Private water is how we got here
The call to privatize the county’s water funds as an answer to the current problems requires a reminder that one of the most problematic water systems was private.
Sheridan Acres Water System was owned by a resident of the area, who was ordered to give it up after hearings were held by the Public Utilities Commission because it wasn’t serving the residents of that area.
The system was placed in receivership in 1997 after Judge Michael Gibbons ruled that the company was not able to serve its customers.
It took seven years before the county decided to buy the water system. When the county took it over, it needed new pipes, meters and storage estimated to cost as much as $2 million to fix.
That’s not the only time the county has stepped in to rescue a private water system that was no longer sustainable in the private sector.
Private owners can’t just do what they like with a water system. They are regulated as a utility, which is a good thing. Water is a health and safety issue, and making payroll or keeping up the system isn’t an option, it’s a requirement.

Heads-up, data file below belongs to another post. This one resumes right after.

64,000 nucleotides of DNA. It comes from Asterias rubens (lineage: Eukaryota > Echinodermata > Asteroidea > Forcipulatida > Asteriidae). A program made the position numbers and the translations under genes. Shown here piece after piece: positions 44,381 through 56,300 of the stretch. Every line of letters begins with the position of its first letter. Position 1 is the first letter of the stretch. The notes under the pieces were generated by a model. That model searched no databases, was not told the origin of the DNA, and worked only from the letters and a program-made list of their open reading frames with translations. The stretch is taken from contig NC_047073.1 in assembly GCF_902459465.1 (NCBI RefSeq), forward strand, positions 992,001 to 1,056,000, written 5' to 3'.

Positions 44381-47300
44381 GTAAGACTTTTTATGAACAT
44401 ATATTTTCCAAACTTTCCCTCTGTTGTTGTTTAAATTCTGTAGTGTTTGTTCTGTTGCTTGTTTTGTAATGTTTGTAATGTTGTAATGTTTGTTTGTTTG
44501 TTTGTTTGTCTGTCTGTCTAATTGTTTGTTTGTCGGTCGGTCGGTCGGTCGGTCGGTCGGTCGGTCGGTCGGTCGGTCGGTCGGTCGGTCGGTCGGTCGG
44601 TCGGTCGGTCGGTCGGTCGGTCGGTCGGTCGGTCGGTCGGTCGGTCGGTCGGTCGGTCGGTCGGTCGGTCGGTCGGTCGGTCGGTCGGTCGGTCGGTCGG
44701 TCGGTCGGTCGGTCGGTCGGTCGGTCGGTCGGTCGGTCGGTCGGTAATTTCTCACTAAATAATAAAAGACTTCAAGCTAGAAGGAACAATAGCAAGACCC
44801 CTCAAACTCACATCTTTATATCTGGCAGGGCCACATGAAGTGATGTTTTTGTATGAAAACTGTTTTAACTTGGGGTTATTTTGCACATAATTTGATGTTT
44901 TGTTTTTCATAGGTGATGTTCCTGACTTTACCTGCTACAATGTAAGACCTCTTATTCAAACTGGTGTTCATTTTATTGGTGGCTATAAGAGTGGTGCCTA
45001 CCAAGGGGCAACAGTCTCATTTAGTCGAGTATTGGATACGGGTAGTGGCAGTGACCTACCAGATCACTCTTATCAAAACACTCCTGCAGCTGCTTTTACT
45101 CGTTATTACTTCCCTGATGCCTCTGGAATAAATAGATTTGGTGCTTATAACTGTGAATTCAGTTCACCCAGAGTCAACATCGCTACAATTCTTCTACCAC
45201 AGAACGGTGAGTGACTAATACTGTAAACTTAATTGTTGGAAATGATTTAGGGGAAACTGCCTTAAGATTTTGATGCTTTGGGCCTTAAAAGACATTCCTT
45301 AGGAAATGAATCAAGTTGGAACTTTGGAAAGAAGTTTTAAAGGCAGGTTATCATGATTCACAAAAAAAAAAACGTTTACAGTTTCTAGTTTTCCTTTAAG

When times were good and the county had lots of money rolling into the water funds to make the improvements and keep rates low, it wasn’t really an issue. It wasn’t until the recession that the county started looking for ways to make the water systems do what they were supposed to do, pay for themselves.
The argument for privatization ignores those water systems that work effectively and economically. Customers in Minden, the Ranchos, or even the East Valley, would say there’s no need to privatize their water systems.
Even Gardnerville’s Town Water Co. is a public entity, with every customer having a vote on its board.
With the rates proposed for Thursday, hopefully the issue of consolidating the administration of the water systems can be concluded. While it may not have made sense for the county to have one rate for the different water systems, it certainly makes sense to eliminate the redundancy of providing support to them.